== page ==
• The Story of the Chino
  • The Story of the Chino
  • The Story of the Chino
The Story of the Chino
The Story of the Chino
The Story of the Chino

The Story of the Chino

The Rake's Ben St George looks at our cotton linen Summer chino, and works through how to wear it this season.

Everyone thinks they know the chino - that unfussy, light to mid-weight twill trouser. Their assumption into the style canon is well documented - McQueen and Newman et al saw to that with such brio that even their ill-advised appointment as American office wear de rigueur couldn’t unseat them. But where did they actually come from? And why do they remain so incessantly relevant?

To find the answer we need to look back to the Nineteenth Century, during the British occupation of India. In 1846 a battalion commander by the name of Sir Harry Lumsden, bright spark that he was, came upon the idea that the striking scarlet tunics of the British forces were perhaps not the most subtle uniforms when blending in with the local terrain - or any terrain. Not only that, but the standard issue woolen trousers were hot and uncomfortable. He just wasn’t having it. So he began dying the uniforms of his troops using a dye from the local mazari plant, giving the uniforms a soft, earthy colour. He named this colour after the Hindu word for dust - khaki. The trousers he replaced with, initially, pyjama bottoms. Flat fronted, made from breathable cotton drill, and offering much improved freedom of movement, they were an instant success. Soon Lumsden had his unit outfitted in cotton trousers, and within two years all of the colonial forces in British India had the same.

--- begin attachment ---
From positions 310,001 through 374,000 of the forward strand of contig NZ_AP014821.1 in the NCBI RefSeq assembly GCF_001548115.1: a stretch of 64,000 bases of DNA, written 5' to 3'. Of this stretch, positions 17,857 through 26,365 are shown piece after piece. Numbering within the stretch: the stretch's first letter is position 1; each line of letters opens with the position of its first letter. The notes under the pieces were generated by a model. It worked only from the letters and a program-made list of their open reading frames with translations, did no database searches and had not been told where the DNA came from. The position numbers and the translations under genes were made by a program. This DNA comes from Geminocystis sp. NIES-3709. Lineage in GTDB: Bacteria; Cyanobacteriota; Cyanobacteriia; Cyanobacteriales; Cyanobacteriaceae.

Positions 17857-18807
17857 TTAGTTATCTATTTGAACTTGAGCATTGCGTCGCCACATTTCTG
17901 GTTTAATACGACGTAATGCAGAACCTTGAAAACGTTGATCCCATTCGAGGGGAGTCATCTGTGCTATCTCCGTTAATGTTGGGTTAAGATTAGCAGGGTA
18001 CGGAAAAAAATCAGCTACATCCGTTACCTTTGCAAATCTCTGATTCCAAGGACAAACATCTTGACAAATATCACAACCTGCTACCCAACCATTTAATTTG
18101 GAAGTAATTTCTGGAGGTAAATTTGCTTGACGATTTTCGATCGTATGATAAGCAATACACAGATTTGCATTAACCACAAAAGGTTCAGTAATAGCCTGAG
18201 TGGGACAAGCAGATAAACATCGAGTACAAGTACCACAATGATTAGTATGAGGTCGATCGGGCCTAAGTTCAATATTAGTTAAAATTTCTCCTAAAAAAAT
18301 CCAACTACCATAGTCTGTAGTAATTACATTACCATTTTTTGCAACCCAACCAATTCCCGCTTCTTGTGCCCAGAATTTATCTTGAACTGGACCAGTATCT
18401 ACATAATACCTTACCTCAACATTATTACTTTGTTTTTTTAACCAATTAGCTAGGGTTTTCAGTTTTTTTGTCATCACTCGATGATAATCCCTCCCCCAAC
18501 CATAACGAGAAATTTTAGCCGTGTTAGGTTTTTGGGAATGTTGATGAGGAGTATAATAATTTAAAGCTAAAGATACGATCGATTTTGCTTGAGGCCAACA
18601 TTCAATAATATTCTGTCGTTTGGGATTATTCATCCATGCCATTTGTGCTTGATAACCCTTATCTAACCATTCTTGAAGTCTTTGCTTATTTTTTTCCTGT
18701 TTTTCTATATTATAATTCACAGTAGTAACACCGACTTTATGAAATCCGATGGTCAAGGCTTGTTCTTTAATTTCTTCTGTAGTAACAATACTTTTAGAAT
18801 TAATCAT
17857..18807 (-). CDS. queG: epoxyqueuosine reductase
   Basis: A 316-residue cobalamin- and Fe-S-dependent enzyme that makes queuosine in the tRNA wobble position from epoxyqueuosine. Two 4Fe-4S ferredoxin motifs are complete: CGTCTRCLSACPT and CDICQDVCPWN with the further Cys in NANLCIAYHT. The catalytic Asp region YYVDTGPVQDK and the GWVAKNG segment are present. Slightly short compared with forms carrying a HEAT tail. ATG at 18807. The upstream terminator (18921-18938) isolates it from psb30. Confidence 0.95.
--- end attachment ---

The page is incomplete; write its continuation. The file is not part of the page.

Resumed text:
The origin of the name chino comes from another conflict, 1898’s Spanish American war. Following conflict in the islands of the Philippines, U.S. Army soldiers returned to America praising the lightweight, Chinese-crafted cotton trousers they had worn during their service there. The Philippines, as a former colony, was still primarily Spanish-speaking, and colloquially these garments were called Chinese pants, or pantalones chinos. Within four years the chino would become standard issue for the U.S. Army as well.

And that history gives us some clue as to their lasting appeal. They are the fulcrum from which military tailoring pivots from the ceremonial to the utilitarian; a garment informed by traditional modes of dress and yet reinterpreted into something that also serves an explicit function. And that function - offering a trouser that is tailored but that also offers comfort and breathability - is just as relevant when dressing today. Whether in traditional khaki, a service-inspired olive green or even a rich navy, they pair effortlessly with a broad spectrum of warm weather pieces. A polo for those hottest of days. A smart linen button-down, perhaps, when exploring the sun-bleached streets of some European seaside town. A field jacket when travelling - can’t go past those extra pockets. A light, tailored jacket when the need or dress code arises. All work effortlessly with the humble chino - one of the military’s greatest and most underrated gifts to dressing, and truly the canvas around which summer dressing is built.

Shop chinos here

Ben St George is a New Zealand-born, London-based style and culture writer, and Online Editor at The Rake Magazine. Partial to a whiskey sour and a well-made burger.

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